Television series have long fascinated the public. A spiritual sequel to the soap operas written in the daily newspapers by great authors like Balzac, they made their mark on the audience, who could follow the development of their favorite characters on a weekly, or in some cases daily, basis. Since the advent of channels such as HBO, event-based works have multiplied. Now, the line between television and movies is becoming more and more blurred. Today, multiple video-on-demand platforms are betting heavily on series exclusives, to the point where some consumers no longer know which services to choose.
Beyond the spectacular moments, the impression of a date and the entertainment offered, it remains a cultural production. Consequently, it can be used in an educational setting just as much as a novel, a feature film or a play. You just have to know how to use it.
Well, choosing your series
One of the first pitfalls of the series is its length. Indeed, these are sometimes colossal works composed of several episodes and seasons. The teacher looking to use a series will therefore have to do some clearing up. What do they want to show? Are they only excerpts or entire episodes? What will the activity or discussion that follows consist of? What should the learners learn from it? Some have already done this and offer an approach.
For example, Émeline Martin and Albéric Tellier have written a book called "All About Marketing with the Mad Men Series". The series aired from 2007 to 2015 and showed the underbelly of a New York advertising agency in the 1960s and beyond. A vision of an America that will experience profound changes over the years but also a portrait of advertising mechanics that will be refined and sometimes remain until today. The book proposes to look at a theme and to analyze it from a precise episode. Other episodes are suggested at the end of each chapter to go into greater depth.
Now, most teachers will have to do this work beforehand. One must also be aware of the intended audience. Some series may not be suitable for young people given the violence, vulgarity and sexuality displayed on screen. While a Game of Thrones or a Breaking Bad may be adequate for an audience of college students, it is less so for elementary or high school students. Fortunately, the multiplicity of series allows for a wide range of topics.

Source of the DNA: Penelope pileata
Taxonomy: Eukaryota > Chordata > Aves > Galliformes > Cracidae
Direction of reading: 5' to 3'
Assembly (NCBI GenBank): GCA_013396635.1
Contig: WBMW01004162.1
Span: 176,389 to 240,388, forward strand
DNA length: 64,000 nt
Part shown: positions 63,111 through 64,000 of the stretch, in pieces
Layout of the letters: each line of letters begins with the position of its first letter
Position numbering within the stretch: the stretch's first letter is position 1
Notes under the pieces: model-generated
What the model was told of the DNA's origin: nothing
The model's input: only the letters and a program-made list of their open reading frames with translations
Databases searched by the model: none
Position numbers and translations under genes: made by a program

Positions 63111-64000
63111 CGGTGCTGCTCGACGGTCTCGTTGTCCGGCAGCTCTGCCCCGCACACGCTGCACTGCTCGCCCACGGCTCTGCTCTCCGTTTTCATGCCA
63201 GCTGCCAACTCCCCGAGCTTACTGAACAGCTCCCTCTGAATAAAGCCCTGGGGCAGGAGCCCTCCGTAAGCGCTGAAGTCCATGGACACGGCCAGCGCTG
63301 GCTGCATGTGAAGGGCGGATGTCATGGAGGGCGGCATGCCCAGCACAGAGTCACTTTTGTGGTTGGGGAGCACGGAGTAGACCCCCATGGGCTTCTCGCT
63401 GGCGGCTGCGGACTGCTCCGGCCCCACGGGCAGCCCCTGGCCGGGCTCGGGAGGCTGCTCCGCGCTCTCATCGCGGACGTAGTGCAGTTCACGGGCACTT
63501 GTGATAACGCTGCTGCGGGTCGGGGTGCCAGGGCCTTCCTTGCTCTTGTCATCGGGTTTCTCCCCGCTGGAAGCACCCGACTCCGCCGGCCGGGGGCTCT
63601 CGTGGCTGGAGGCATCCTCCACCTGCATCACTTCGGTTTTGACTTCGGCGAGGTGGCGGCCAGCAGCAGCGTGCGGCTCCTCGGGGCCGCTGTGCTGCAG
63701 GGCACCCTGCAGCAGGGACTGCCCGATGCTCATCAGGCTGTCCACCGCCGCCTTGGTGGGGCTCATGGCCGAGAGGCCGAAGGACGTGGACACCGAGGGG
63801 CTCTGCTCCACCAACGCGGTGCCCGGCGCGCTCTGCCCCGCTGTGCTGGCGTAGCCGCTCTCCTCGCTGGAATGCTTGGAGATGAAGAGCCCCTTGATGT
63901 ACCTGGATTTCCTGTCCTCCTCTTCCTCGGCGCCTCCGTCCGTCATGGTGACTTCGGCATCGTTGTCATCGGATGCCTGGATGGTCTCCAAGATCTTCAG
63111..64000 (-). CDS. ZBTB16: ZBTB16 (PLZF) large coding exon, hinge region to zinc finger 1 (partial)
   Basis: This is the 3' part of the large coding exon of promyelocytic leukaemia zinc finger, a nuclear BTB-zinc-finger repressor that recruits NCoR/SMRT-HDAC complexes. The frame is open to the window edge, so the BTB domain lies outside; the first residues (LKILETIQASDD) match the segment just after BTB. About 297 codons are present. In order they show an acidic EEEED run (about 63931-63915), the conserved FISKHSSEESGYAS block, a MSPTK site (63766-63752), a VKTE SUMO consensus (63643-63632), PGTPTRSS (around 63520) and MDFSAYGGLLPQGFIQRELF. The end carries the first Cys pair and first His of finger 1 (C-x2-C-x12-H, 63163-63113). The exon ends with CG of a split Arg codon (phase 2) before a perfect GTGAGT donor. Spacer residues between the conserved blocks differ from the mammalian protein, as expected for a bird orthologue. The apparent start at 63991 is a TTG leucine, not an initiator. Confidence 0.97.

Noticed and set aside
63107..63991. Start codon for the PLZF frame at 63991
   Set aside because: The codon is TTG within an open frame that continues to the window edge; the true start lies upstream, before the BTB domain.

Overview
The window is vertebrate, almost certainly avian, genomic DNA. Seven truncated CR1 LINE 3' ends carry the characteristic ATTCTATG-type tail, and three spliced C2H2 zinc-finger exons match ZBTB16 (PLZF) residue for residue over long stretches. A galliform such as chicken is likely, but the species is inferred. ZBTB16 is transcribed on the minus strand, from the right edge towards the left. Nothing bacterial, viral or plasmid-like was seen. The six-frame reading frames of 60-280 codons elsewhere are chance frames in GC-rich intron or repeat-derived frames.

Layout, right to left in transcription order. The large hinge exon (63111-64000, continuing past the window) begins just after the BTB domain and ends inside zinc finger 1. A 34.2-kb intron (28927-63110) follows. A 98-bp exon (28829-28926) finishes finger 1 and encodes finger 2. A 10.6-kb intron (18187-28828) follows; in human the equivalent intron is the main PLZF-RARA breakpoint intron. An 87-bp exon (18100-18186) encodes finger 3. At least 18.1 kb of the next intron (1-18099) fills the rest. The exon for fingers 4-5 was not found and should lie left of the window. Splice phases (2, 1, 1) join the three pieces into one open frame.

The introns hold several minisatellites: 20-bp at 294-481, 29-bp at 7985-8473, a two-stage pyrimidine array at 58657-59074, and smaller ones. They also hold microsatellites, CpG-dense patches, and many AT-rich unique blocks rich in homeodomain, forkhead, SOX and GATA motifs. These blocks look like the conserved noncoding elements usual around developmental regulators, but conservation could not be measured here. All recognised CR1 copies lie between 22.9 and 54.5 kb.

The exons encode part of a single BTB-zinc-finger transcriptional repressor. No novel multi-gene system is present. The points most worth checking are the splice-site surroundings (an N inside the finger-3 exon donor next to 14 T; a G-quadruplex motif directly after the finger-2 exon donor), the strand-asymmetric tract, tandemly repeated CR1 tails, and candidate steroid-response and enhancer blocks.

We already know that watching foreign series in their original language can be an effective way to get used to the sound of a living language. La Casa de Papel offers a window into popular Spanish just as Squid Game provides an introduction to Korean. Those wishing to hear more aristocratic English can listen to episodes of Downtown Abbey or The Crown. By the way, interestingly enough, several British series have been picked up by Americans. A way to analyze and learn the language differences between the two countries. The dramatic springs may also change as well as certain characters taking on more or less importance.
This analysis of plot breakdown or characterization of a protagonist or antagonist will be very relevant in, for example, a French class. What do they understand about the episode they watched? How would they summarize it to someone? How would they tell this story if they were the writers or directors? This can lead to academic teaching material in political science courses. If a series like Borgen does not accurately relate the realities of a Danish government, it seems to resonate with the audience that loved it. So what does it say about the relationship with politics? About the vision of people working in this sector? In that of the press? How does it compare, for example, with a West Wing or a House of Cards? What approaches do these creations have to political life?
Philosophy is not left out either. This article shows all the questions that can arise from a series like Westworld literally talking about the question of humanity in a theme park where the "automatons" are almost more human than the visitors. The series constantly cites concepts related to the philosopher Henri Bergson, including the sensory-motor schema.
Finally, the series can be a gateway to a larger subject. On that note, by the way, history-geography classes can greatly benefit from television soap operas. Because even if they are factually accurate in the minority of cases, they draw heavily on events and realities that can be studied by students. In this page on a podcast explaining examples of uses will be cited series such as The Kennedys to discuss the Cold War, Narcosand The Gift to address drug trafficking, or the Bureau of Legends to address contemporary geopolitics.
Many history teachers will praise creations such as Chernobyltelling well about the cracks in the Soviet bloc, Rome to observe the ancient republic or the 2016 miniseries War and Peace dealing very well with the atmosphere of the Russian nobility in relation to the war launched by Napoleon. There are many others that will be able to touch on different subjects from different fields. It is up to the teachers to look for the pedagogical angle in recent and not-so-recent series that will satisfy their objectives.
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